Steve Wilstein The world has unalterably changed for Red Sox Nation.
AP Photo/Sue Ogrocki
One of the most extraordinary championship runs in sports history made believers out of even hardened pessimists.
An astounding confluence of events, from the field to the moon to the record books, turned generations of dreams into a reality that seemed like fantasy.
The way Boston Red Sox fans look at their team and their lives shifted. No longer must they feel fated to lose. No longer must they endure legends about a curse.
The Boston Red Sox won the World Series.
Say it again and again until it sinks in: The Boston Red Sox won the World Series.
It was a triumph every bit as exhilarating and surprising as the Miracle Mets of 1969. These Red Sox, three outs away from being swept by the New York Yankees in the American League championship series, utterly wore out their sleep-deprived fans before rewarding them Wednesday night.
They ended 86 years of frustration. A wild card in the playoffs, they became the first major league team to come back and win from an 0-3 deficit, turning a trick that eluded 25 others in that dire circumstance, then swept the St. Louis Cardinals the winningest team in the majors this year.
Cosmic coincidence or omen, they did it on a night when a lunar eclipse turned the moon pinkish red, not unlike the blood stain on Curt Schilling's sock in Game 2.
''I'm not used to living without the specter of doom,'' said Lorri Berenberg, owner of an art gallery in Boston.
Her 83-year-old father, Dr. Arnold Berenberg, believed even through the late innings of Game 4 that the Red Sox would find a way to lose because he's seen them lose so many times in so many ways.
''I don't think we'll know what to do,'' said Stephanie Koufman, 43, of Somerville, Mass. ''We've been so used to disappointment.''
Gene Stamell, a teacher and songwriter who got radio airtime last year when he lampooned the Red Sox after their flop in the playoffs, is stuck thinking about how to reconcile victory with his normally gloomy expectations.
''The soul of Boston is to complain about how we should have won,'' he said. ''Now you have to believe that good things can happen. We're a little less Calvinistic.''
Aged fans waited their whole lives for this night.
''We know people who are 90 years old who have said: 'Just one championship before I die,''' Red Sox co-owner Tom Werner said.
Now they can be at peace.
Bill Ryan, a Boston computer consultant who saw his first Red Sox game at age 8 in the 1950s, said it will take time for fans to adjust to winning.
''When you lose, you can always talk about 'What if? What if?''' Ryan said at a bar in the Quincy Market. ''That makes for a good intellectual conversation. You don't have that when you win. I'm not sure what we're going to talk about now.''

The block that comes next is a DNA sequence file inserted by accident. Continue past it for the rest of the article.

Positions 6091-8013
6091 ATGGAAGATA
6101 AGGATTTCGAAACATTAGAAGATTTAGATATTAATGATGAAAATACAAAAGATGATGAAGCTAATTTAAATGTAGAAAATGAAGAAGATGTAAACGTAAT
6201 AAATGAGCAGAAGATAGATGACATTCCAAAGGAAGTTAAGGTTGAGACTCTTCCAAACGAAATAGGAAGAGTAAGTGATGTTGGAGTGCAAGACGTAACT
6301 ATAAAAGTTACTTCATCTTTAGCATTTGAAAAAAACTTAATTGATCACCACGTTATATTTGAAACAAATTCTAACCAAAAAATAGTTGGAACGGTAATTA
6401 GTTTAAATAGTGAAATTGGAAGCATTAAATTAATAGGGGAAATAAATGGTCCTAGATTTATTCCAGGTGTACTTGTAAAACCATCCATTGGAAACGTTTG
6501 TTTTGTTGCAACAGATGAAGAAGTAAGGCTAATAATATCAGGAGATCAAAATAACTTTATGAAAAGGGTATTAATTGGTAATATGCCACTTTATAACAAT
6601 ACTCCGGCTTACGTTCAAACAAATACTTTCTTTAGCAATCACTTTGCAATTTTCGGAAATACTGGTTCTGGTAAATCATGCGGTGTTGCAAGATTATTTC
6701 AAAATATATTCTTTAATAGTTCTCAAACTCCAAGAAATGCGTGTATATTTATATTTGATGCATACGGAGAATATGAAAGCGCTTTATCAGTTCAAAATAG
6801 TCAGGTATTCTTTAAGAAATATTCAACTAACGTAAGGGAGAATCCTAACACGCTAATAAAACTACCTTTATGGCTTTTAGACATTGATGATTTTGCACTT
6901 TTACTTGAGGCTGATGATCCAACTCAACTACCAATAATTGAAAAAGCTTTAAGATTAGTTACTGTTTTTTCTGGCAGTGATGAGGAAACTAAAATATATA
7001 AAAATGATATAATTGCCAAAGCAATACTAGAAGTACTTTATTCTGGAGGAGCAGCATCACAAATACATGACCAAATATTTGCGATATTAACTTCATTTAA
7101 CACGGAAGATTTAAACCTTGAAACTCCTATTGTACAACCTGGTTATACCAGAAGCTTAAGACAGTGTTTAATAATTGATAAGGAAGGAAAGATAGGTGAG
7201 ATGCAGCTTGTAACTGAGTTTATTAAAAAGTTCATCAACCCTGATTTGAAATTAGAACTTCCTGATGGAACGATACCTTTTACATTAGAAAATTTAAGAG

Ryan said his parents had been fans and the wisdom they shared was: ''Disappointment gives you character.''
Paul Donahue, a 44-year-old Xerox manager from Boston, who watched the game outside the ''Cheers'' bar at Quincy Market, also pondered the new status of the Red Sox.
''What do you do?'' Donahue wondered. ''You're used to being an also-ran every year.''
Kyle Paice, 20, of Natick, called it an exciting moment for his family.
''There's three generations of men in my family,'' he said. ''My father, my grandfather and myself. My grandfather is 78 years old and he hasn't seen a World Series champion until now.
''I feel like I haven't lived long enough to pay my dues as a Red Sox fan.''
With the score 3-0 in the sixth inning, Nick Charos, a 25-year-old Boston accountant, watched the game nervously outside the Cheers bar.
He learned early on not to become overconfident. He saw his first game in 1986, when the Red Sox led three games to one and were one strike away from winning the World Series and lost.
''They could be winning 20-0 and I wouldn't be confident until the last out,'' he said. His skepticism ebbed this year as he watched the Red Sox win with ''all the right players in the right places.''
But he worries about next year.
''They've got a lot of free agents,'' he said. ''I think this is a once-in-a-lifetime team.''
Red Sox Nation reaches around the globe. In Chicago, fans who have suffered as deeply for generations with the Cubs and White Sox adopted the Red Sox this year.
''People in Chicago feel such an affinity with the Red Sox,'' said Joe Urwitz, 24, a University of Chicago Law School student who also has rooted for Boston since his undergrad days at Williams College in Massachusetts.
''It's going to be eerie for Red Sox fans, not having a team to complain about. This makes it worse for Cubs fans. Now they're the only team that's cursed.''
Steve Wilstein is a national sports columnist for The Associated Press. Write to him at firstname.lastname@example.org.
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